Book Reviews -- By: Anonymous
JBTM 15:1 (Spring 2018) p. 100
[Electronic Edition Editor’s Note: The footnotes in the print edition restarted with each individual book review. In this edition they have simply been numbered consecutively. The original numbers have been retained within the body of the footnote text.]
All Things in Common: The Economic Practices of the Early Christians. By Roman A. Montero. Eugene, OR: Resource, 2017. 146 pages. Paperback, $16.00.
All Things in Common is an interesting, yet controversial, book. Montero is favorable towards communist ideology and, as a result, he chose to adopt communist language. He made a deliberate effort to distance himself from the ideologies of the Soviet Union and communist China. Nevertheless, many readers will find Montero’s use of communist language and criticism of capitalism to be off-putting. However, regardless of his political or ideological proclivities, Montero made a coherent and well-researched argument that should be evaluated without bias.
Montero presented two major arguments. First, he argued that “the accounts found in Acts 2:42–47 and Acts 4:32–37 describe historical economic practices found within the early Christian community,” which “were taken very seriously” and “were widespread over different Christian communities around the Roman world,” lasting “at least well into the second century” (5). Second, he argued that “these economic practices were grounded in both Jewish and Christian theology and had precedent in Jewish tradition and practice; as well as the teachings of Jesus of Nazareth” (5).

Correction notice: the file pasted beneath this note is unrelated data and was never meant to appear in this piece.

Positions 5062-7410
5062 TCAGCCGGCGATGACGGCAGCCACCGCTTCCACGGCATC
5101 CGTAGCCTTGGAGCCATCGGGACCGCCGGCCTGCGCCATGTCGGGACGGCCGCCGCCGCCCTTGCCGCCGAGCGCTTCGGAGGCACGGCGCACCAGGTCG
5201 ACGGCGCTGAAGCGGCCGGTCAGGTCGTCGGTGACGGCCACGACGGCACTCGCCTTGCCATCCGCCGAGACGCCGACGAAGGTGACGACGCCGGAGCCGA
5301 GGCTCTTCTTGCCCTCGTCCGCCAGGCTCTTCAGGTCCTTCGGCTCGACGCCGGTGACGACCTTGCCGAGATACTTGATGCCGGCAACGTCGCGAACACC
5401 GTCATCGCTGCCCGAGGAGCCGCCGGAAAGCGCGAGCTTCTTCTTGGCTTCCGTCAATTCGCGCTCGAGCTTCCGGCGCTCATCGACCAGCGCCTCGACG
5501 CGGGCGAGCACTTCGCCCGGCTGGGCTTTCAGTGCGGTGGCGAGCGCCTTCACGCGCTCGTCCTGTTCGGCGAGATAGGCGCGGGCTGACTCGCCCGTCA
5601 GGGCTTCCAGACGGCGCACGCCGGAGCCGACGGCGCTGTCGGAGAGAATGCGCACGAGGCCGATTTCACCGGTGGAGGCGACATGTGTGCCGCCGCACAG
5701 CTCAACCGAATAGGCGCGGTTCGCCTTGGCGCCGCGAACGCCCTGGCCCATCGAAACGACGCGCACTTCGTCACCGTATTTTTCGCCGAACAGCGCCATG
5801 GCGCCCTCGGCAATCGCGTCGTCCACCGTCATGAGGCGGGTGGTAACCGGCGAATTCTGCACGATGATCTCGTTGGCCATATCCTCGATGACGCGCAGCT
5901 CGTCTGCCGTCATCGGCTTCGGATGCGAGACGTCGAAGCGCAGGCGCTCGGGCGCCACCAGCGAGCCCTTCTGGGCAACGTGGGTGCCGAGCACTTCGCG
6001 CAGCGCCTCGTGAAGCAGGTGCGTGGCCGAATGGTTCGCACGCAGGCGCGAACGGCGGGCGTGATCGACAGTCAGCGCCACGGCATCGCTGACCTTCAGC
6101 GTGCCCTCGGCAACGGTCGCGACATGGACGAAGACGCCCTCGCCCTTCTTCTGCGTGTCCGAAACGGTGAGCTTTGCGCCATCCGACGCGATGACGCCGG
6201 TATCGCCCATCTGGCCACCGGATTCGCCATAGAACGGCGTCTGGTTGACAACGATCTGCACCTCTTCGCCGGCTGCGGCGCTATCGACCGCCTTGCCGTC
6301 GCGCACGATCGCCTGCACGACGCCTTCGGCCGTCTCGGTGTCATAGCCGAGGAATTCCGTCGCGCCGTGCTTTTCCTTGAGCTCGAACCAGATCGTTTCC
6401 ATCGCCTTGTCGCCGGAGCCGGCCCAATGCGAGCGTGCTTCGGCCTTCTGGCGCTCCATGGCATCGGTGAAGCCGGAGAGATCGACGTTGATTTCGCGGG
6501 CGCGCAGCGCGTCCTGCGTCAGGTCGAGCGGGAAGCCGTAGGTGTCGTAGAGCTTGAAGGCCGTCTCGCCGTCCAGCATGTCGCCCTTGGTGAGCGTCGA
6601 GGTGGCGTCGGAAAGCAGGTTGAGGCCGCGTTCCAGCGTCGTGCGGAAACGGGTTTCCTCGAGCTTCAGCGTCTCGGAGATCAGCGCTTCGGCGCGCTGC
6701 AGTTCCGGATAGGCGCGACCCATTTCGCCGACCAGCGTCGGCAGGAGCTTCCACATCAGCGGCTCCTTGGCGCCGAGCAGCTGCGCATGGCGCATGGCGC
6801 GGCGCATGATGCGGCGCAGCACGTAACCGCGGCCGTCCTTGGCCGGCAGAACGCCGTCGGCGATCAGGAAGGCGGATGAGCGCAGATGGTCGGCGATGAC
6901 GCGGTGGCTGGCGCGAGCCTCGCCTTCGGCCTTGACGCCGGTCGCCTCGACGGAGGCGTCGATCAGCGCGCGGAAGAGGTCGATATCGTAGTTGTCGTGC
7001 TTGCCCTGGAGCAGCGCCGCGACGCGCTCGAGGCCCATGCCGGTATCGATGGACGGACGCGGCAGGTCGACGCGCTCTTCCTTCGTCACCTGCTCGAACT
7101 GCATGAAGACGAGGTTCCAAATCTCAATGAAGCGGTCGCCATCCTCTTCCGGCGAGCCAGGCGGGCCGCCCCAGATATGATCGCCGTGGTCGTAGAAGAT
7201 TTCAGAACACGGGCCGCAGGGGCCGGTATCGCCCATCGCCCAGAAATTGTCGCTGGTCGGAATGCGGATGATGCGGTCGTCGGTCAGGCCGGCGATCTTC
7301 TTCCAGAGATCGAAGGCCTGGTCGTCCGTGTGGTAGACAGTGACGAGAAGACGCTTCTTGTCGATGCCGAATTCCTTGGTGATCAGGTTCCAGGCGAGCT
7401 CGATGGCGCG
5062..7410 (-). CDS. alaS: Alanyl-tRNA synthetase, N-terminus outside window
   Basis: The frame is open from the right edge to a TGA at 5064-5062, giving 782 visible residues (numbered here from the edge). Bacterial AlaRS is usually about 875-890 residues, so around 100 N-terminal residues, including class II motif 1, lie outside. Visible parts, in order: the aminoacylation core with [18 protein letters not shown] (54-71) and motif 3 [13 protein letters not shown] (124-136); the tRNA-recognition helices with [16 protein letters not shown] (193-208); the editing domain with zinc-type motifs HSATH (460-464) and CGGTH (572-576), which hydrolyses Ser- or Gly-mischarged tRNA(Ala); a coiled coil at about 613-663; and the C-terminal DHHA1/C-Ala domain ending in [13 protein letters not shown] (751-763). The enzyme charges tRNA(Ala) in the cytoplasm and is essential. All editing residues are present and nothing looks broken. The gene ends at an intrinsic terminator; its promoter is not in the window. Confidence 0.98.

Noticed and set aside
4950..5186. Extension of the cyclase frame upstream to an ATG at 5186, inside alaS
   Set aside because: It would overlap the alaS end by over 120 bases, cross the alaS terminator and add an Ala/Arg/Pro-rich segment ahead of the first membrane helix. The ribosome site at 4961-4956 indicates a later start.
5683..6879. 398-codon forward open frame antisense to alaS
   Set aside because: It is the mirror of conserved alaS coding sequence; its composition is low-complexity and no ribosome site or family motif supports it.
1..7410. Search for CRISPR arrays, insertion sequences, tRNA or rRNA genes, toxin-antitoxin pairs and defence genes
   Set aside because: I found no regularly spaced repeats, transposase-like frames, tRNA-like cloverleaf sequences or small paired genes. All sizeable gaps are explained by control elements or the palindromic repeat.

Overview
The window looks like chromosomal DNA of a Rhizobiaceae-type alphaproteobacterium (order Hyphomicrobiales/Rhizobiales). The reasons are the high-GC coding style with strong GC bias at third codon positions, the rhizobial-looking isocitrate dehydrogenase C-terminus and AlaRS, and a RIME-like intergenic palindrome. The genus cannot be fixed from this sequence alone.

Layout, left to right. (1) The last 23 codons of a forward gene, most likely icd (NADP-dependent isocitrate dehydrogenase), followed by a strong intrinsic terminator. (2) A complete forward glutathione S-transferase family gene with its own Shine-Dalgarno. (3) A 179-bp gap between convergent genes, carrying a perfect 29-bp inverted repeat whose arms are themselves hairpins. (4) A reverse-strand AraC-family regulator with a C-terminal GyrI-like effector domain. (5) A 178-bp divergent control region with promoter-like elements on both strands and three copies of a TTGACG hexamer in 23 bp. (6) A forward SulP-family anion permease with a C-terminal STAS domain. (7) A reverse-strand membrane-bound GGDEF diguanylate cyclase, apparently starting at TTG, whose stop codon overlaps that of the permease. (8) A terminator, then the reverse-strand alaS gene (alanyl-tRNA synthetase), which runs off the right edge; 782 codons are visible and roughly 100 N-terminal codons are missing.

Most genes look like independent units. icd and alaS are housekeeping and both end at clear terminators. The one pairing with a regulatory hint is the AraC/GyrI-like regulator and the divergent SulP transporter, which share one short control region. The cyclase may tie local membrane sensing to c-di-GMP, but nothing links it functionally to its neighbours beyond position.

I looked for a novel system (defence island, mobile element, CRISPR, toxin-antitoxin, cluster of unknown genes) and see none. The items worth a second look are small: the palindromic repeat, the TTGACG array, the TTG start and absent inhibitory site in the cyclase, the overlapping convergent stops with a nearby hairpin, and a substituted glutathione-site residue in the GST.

Montero developed his arguments over ten chapters. In chapter 1, he explored the economic, social, and political background of first-century Palestine. He argued that Christianity began in an environment that was marked by economic disparity and class conflict. In chapter 2, Montero described the methodological framework that he would use throughout the book. He drew on the ideas of the anthropologist David Graeber and others to develop a model for understanding the economic practices of early Christianity. Graeber suggested three types of economic relationships: hierarchy, exchange, and communism. In his model, communism is defined as “any inter-personal relationship that functions on the basis of ‘from each according to his ability, to each according to his need,’ no matter where it is found and no matter its size or scope” (18). Montero divided communist relationships into two types, informal and formal. In chapter 3, Montero argued that the Essenes practiced communism and may have influenced the early Christians. In chapter 4, he claimed that in the Greco-Roman wor...
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